Though the strict observance of Lent is now rare, everyone enjoys eating the customary pancakes and some regions celebrate the day with pancake races.

The oldest and most famous is held at Olney in Buckinghamshire. The race is run over 415 yards (about 380 meters) by women over sixteen, wearing a cap and apron. They must ‘toss’ their pancake (flip it over in the frying pan) at least three times during the race. The winner receives a kiss from the Pancake Bell Ringer (church bells were traditionally rung to remind parishioners to come to confession) and a prayer book from the vicar!

St. David’s Day


March 1st is a very important day for Welsh people. It’s St. David’s Day. He’s the “patron” or national saint of Wales. On March 1st, the Welsh celebrate St. Davids Day and wear daffodils in the buttonholes of their coats or jackets.


Valentine’s Day

On February 14th it’s Saint Valentine’s Day in Britain. It is not a national holiday. Banks and offices do not close, but it is a happy little festival in honour of St. Valentine. On this day, people send Valentine cards to their husbands, wives, girlfriends and boyfriends. You can also send a card to a person you do not know. But traditionally you must never write your name on it. Some British newspapers have got a page for Valentine’s Day messages on February 14th.

This lovely day is widely celebrated among people of all ages by the exchanging of “valentines”.

Saint Valentine was a martyr but this feast goes back to pagan times and the Roman feast of Lupercalia. The names of young unmarried girls were put into a vase. The young men each picked a name, and discovered the identity of their brides.

This custom came to Britain when the Romans invaded it. But the church moved the festival to the nearest Christian saint’s day: this was Saint Valentine’s Day.


Midsummer’s Day


Midsummer’s Day, June 24th, is the longest day of the year. On that day you can see a very old custom at Stonehenge, in Wiltshire, England. Stonehenge is on of Europe’s biggest stone circles. A lot of the stones are ten or twelve meters high. It is also very old. The earliest part of Stonehenge is nearly 5,000 years old. But what was Stonehenge? A holy place? A market? Or was it a kind of calendar? Many people think that the Druids used it for a calendar. The Druids were the priests in Britain 2,000 years ago. They used the sun and the stones at Stonehenge to know the start of months and seasons. There are Druids in Britain today, too. And every June 24th a lot of them go to Stonehenge. On that morning the sun shines on one famous stone – the Heel stone. For the Druids this is a very important moment in the year. But for a lot of British people it is just a strange old custom.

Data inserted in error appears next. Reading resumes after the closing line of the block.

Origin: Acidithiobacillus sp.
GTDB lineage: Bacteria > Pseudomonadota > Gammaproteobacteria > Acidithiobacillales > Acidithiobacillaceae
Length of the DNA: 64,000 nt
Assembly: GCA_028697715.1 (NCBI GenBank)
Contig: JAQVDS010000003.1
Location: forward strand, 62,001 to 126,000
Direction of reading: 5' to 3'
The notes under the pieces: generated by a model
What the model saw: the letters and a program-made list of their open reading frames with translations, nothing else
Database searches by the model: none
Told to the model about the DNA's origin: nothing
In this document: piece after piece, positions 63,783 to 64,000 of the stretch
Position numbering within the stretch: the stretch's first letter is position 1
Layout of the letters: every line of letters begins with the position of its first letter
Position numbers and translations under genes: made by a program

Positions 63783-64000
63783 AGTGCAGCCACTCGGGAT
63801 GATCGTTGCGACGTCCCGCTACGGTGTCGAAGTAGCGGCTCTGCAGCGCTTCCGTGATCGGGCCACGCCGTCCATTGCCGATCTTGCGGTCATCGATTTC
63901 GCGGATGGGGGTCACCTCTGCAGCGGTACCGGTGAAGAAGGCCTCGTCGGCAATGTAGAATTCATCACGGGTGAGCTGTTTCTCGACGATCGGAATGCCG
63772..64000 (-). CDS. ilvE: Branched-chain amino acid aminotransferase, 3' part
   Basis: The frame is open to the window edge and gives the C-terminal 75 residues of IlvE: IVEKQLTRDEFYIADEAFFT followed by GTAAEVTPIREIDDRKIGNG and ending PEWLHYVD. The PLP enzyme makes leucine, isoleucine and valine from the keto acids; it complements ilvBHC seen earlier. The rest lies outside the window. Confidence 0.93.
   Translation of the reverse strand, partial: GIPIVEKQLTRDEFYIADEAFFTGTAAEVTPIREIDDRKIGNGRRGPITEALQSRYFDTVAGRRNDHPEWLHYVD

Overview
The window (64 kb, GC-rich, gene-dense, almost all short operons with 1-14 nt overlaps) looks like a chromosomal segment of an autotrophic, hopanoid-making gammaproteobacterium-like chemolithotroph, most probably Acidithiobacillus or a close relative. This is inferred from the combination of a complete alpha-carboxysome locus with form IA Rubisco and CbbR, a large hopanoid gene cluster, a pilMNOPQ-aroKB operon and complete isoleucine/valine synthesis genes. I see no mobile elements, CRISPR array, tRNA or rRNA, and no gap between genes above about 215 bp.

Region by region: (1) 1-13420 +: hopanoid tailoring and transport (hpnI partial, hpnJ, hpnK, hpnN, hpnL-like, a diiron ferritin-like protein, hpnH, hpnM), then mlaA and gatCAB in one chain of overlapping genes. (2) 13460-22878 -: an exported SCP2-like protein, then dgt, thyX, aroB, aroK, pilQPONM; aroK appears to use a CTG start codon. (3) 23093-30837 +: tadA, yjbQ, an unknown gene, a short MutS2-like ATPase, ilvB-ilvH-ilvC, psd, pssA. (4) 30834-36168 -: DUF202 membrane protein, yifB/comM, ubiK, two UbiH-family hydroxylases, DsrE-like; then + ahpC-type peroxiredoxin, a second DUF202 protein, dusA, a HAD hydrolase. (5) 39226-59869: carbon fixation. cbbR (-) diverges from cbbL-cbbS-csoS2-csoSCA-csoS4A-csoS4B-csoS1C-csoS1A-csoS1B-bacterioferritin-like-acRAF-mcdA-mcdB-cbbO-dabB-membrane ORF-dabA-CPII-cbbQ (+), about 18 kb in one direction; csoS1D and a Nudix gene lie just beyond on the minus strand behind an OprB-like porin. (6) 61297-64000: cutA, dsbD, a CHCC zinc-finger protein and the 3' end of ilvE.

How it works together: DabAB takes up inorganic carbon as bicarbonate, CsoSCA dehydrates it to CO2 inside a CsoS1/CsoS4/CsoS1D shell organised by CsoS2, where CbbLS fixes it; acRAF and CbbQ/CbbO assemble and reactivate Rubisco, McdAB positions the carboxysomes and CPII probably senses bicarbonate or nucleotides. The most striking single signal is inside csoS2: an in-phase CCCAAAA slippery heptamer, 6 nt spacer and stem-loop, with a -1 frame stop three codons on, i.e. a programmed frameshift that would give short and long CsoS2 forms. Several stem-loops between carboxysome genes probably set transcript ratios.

April 1st is April Fool’s Day


April 1st is April Fool’s Day in Britain. This is a very old tradition from the Middle Ages (between the fifth and fifteenth centuries). At that time the servants were masters for one day of the year. They gave orders to their masters, and their masters had to obey.

Now April Fool’s Day is different. It is a day for jokes and tricks.


April Fool’s Day: April 1st is April Fool’s Day in Britain. This is a very old tradition from the Middle Ages. At that time the servants were masters for one day of the year. They gave orders to their masters and their masters had to obey. Now the day is different., It is the day for jokes and tricks and no one gets upset when strange things happen on the street or at the office


Mother’s day


In recent times Mothering Sunday has in Britain taken on the name and character of the US Mother’s Day. The original meaning of mothering Sunday in England has been largely lost. Mothers Day in America is a fixed date and does not change from year to year like Mothering Sunday does in England.


May Day


May Day: May 1st was an important day also in the Middle Ages. In the very early-morning, girls went to the fields and washed their faces with dew. They believed this made them beautiful for a year after that. Also on May Day they young men of each village tried to win prizes with their bows and arrows and people danced round the maypole.

Many English villages still have a maypole and on May 1 st, the villagers dance round it. Midsummer’s

June, 24th